Panama has high hopes for a new trade body to agree on standards for renewable hydrogen and close the ‘significant gaps’ that exist
Panama is planning to set up an intergovernmental organisation to facilitate international trade in renewable hydrogen and its derivatives, the country’s undersecretary for energy, tells Rosilena Lindo to Argus.
The country aims to officially launch its plans for the body — dubbed the Hydrogen International Trade Organisation — at this year’s Cop 28 climate talks in December in Dubai.
It has spoken informally with “more than 16 countries” regarding the plans and “everybody is on board”, Lindo says.
Panama plans to have at least 10 countries ratify and approve a treaty setting out the organisation’s ambitions within a year of the December launch. It will jointly decide with the other participating states on a headquarters and first director for the organisation, according to Lindo.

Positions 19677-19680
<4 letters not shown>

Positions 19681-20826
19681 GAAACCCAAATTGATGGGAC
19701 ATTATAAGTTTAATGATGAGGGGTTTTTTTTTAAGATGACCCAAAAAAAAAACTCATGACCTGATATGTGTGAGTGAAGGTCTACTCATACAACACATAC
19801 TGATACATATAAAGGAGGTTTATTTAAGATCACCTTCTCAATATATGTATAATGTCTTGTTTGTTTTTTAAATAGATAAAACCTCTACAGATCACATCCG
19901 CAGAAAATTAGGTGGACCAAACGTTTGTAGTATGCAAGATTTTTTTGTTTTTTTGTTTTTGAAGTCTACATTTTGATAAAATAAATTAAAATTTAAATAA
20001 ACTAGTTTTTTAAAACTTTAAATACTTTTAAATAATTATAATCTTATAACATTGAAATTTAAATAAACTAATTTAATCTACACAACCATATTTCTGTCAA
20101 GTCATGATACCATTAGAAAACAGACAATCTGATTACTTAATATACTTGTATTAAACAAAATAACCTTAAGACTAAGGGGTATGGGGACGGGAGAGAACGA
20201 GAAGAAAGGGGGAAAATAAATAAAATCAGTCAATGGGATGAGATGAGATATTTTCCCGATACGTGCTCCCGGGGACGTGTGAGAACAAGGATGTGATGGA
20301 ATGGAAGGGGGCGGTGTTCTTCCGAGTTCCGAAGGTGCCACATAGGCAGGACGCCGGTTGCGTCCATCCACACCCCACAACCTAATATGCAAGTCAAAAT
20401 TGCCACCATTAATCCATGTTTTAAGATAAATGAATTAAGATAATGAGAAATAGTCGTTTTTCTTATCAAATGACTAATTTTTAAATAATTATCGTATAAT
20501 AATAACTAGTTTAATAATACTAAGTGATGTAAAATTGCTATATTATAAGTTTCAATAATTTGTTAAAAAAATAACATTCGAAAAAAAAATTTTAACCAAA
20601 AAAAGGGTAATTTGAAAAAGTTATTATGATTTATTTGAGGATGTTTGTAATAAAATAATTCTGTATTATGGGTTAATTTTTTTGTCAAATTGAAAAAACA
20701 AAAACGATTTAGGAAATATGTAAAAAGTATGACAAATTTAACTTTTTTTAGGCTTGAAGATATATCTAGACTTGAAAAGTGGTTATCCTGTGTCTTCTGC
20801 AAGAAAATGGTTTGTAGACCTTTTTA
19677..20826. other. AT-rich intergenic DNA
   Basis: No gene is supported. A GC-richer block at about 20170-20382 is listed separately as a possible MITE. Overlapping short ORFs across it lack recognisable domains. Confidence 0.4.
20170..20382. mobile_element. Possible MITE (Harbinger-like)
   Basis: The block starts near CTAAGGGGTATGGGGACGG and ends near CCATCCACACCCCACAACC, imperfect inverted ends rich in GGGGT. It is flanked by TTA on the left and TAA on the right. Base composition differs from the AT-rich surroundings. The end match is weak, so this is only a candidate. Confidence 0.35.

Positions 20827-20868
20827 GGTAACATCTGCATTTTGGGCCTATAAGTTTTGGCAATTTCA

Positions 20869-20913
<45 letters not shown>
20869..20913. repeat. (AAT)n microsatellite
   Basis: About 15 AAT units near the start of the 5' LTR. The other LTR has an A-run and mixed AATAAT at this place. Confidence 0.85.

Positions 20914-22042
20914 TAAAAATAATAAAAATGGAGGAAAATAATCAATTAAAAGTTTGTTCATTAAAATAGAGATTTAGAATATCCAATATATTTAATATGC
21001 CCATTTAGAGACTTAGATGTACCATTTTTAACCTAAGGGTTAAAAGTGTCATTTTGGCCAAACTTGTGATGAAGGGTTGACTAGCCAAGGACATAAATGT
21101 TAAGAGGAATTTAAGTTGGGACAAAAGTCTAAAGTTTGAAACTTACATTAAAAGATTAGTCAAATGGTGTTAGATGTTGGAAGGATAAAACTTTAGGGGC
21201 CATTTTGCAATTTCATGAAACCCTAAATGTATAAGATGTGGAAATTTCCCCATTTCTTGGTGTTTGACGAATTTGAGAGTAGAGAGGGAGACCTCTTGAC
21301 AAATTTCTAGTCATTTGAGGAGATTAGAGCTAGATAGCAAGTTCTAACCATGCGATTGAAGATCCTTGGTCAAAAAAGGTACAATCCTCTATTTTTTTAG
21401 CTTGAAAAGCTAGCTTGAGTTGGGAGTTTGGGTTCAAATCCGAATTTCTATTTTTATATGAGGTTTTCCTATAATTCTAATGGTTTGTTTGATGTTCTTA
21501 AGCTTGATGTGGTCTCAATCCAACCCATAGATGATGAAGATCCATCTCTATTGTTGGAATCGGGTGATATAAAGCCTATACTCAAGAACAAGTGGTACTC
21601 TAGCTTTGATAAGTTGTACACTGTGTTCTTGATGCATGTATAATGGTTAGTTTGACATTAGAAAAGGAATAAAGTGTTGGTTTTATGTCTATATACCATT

An initial goal for the body would be to “bring everyone on the same page when talking about certification and standards”, Lindo says. “This will be key to ensuring that we are trading the same or similar type of fuel.”
Several national governments and other organisations are in the process of developing hydrogen certification schemes and standards that they hope will find international recognition. But progress in the field has been limited. Renewable energy agency Irena said earlier this year that there are still “significant gaps” in existing attempts at certification, which could hamper trade.
Panama will launch its national green hydrogen strategy on 28 April, building on an initial roadmap released in January last year. The strategy will set specific goals for renewable hydrogen production in Panama — 500,000 t/yr by 2030, 2mn t/yr by 2040 and 4mn t/yr by 2050.